I’ve also addressed this topic in a more recent blog post. The text that follows is what I wrote earlier:
“The future of the book is the blurb” is a quote from Marshal McLuhan that appears in in the Spring 2012 issue of Lapham’s Quarterly.
The magazine features a photo of McLuhan accompanied by a blurb:
“Marshall McLuhan (1911-1980) wrote at age twenty that he would never become an academic; he went on to obtain a BA, an MA, a PhD, and teaching positions in four universities. He published Understanding Media in 1964. Quoted more often than he is read, he once observed, ‘The future of the book is the blurb.’”
McLuhan did not have a traditional academic career. Occasionally, academics have attempted to translate his aphorisms into academically acceptable language, arguably with limited success.
I’m reminded of Jane Jacobs. She was required to withdraw from an academic career path because she was deemed to have taken too many courses in a university program that she had enrolled in. Instead, she chose a career path hat arguably led her to have a much stronger impact on the world of ideas than would have otherwise been the case.
I like McLuhan’s quote about the future of the book as the blurb.
There is much to be said for the close study, and wise application, of blurbs, taglines, message tracks, and branding positions.
Some of McLuhan’s early academic work involved the study of rhetoric.
His grasp of rhetoric provided McLuhan with a framework that may have helped him to engage in a striking way with audiences, in person and in writing, and to communicate his ideas – ‘probes,’ as he called them – effectively. His grasp of the interconnectedness of things was a key source of his impact.
Blurbs make sense or they don’t.
Based on a brief article that Alice Munro wrote in 1982 about how she reads a short story, I’ve found it useful to read a text by starting anywhere and making a close study of a paragraph or page.
If the one paragraph — which can be likened to a blurb — makes good sense, I continue reading. Occasionally, I’ll read the entire book.
Northrop Frye spoke of garrison and condominium mentalities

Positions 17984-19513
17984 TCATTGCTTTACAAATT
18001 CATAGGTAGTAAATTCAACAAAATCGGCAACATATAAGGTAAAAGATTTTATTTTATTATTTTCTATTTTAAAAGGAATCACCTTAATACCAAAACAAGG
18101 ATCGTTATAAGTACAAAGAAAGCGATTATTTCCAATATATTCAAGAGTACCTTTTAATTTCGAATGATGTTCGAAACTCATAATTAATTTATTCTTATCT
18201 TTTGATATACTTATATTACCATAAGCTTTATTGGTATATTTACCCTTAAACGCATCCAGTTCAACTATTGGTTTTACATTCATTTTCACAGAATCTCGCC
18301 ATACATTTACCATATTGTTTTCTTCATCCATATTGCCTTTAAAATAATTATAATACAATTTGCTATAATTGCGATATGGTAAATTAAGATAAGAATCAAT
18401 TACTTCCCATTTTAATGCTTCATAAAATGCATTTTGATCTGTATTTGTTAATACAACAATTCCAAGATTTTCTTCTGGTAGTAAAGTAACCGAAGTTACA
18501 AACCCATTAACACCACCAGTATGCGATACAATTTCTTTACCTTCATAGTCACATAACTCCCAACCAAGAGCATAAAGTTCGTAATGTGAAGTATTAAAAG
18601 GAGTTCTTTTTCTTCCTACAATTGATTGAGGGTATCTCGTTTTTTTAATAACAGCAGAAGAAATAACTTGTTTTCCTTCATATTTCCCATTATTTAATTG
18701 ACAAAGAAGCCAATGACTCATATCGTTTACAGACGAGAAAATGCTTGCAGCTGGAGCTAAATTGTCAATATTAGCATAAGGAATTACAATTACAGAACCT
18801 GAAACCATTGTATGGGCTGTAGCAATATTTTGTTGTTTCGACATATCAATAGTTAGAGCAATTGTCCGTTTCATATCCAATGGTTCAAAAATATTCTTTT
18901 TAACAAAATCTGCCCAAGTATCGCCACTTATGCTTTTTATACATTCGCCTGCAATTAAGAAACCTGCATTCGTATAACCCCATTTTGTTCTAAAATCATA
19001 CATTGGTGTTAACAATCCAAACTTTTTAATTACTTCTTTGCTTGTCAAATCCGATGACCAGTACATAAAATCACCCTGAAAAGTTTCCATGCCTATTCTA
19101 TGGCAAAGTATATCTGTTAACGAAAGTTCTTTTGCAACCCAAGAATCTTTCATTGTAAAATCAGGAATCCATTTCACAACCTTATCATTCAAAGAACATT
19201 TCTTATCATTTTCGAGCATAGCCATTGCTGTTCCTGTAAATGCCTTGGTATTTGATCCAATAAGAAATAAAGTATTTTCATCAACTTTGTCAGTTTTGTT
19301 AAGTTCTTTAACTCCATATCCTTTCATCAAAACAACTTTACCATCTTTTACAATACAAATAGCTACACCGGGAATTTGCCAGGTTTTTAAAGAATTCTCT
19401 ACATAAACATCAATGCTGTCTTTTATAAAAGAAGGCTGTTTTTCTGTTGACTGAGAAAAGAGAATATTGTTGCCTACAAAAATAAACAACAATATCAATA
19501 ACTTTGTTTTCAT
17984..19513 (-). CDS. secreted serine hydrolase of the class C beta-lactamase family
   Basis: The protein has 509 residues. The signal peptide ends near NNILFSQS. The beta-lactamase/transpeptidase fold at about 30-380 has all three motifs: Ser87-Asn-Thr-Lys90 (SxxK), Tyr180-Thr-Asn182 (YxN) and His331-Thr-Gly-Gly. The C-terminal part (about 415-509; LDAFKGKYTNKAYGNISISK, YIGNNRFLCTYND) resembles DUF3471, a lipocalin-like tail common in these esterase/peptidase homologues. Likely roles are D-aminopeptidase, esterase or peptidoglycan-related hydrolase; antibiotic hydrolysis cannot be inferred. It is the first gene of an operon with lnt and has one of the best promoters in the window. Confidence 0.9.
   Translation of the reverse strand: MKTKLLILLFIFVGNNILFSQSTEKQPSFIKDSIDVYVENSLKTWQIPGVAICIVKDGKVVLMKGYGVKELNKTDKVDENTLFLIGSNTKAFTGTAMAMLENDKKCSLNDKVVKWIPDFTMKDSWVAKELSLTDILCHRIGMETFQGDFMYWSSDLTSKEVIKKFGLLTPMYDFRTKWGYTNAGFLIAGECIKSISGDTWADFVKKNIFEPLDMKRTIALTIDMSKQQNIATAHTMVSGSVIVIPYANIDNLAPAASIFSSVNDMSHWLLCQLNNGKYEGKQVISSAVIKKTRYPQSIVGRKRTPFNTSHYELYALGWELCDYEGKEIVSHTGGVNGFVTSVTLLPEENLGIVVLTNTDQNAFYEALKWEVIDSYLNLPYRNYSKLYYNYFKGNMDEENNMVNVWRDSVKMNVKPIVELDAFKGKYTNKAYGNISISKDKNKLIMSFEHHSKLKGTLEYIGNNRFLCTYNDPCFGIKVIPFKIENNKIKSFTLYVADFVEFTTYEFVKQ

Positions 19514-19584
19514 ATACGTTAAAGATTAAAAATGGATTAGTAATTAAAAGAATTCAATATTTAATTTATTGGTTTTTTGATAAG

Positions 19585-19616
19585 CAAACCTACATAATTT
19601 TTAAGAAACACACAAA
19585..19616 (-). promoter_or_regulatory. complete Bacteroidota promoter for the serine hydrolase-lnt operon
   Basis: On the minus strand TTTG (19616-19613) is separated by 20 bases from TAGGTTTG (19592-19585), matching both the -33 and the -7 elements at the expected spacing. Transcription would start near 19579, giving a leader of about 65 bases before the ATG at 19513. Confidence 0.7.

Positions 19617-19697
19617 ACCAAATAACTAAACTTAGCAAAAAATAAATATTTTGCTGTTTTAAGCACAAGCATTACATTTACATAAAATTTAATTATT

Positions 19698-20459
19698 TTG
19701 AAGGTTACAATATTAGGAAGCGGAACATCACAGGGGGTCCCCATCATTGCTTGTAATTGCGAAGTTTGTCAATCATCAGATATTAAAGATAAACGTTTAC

I am very much impressed by the work of Northrop Frye, Marshall McLuhan, Alice Munro, and Margaret Atwood. Of the latter two writers, I have a particular interest in their non-fiction work and interviews.
I like to think of them as among the greatest outcomes, two centuries later, of the War of 1812.
The blurbs are:
(1) the garrison mentality, which serves to bring “social activity into an intense if constricted focus,” and which is characterised by military and other priorities that “tend to obliterate the creative impulse,” and
(2) “the condominium mentality, which is neither social nor creative, and which forces the cultural energies of the country into forming a kind of counter-environment.”
The article explains that a counter-environment “does little to encourage residents to explore the larger community, to mingle and interact with outsiders. It doesn’t enforce prudery [which the garrison mentality had reinfoced, according to Frye], but neither does it foster creativity.”
In the article Kyle Carston Wyatt, managing editor of The Walrus, discusses in some detail the concept of a condomuniums as gated communities.
The discussion brings to mind the origins and early history of Long Branch as a late-1800s gated community.
Until the 1880s, Long Branch was a rural community. James Eastwood, who had bought land from the descendants of Colonel Samuel Smith, has been described as understanding the investment potential of developing the area as a resort.
He sold some of his land to Thomas Wilkie, who at one point in his career needed take a break to restore his health. He had recuperated in the country setting in what is now Long Branch. Around that time he was aware that affluent citizens from Toronto were seeking rest and recreation in Muskoka and Lake Simcoe.
He promoted the Long Branch resort, a socially segregated gated community, which served to keep out rowdy intruders, as an alternative destination. The resort was part of a trend across North America focusing on the restorative powers of nature in response to urbanization.
The gated community known as the Long Branch Resort no longer exists.
The article in The Walrus concludes with a reference to the 1962 CBC Massey Lectures in which Northrop Frye emphasized the importance of education in literature and the arts, and cautioned against an overly raid sense of cultural change.
“People who can do nothing but accept their social mythology can only try,” Frye is quoted in the article as remarking, “to huddle together when they feel frightened or threatened, and in that situation their clichés turn hsyterical.”
The article concludes with the comment that condos serve a purpose, including “increased desnity, walkable communities, simpler upkeep, smaller footprints, and democratized poperty ownership.”
However, says the author, who happens to live in a condo, “in terms of social integration and cultural creativity, the condo is still a beta concept, which we haven’t yet managed to fully troubleshoot.”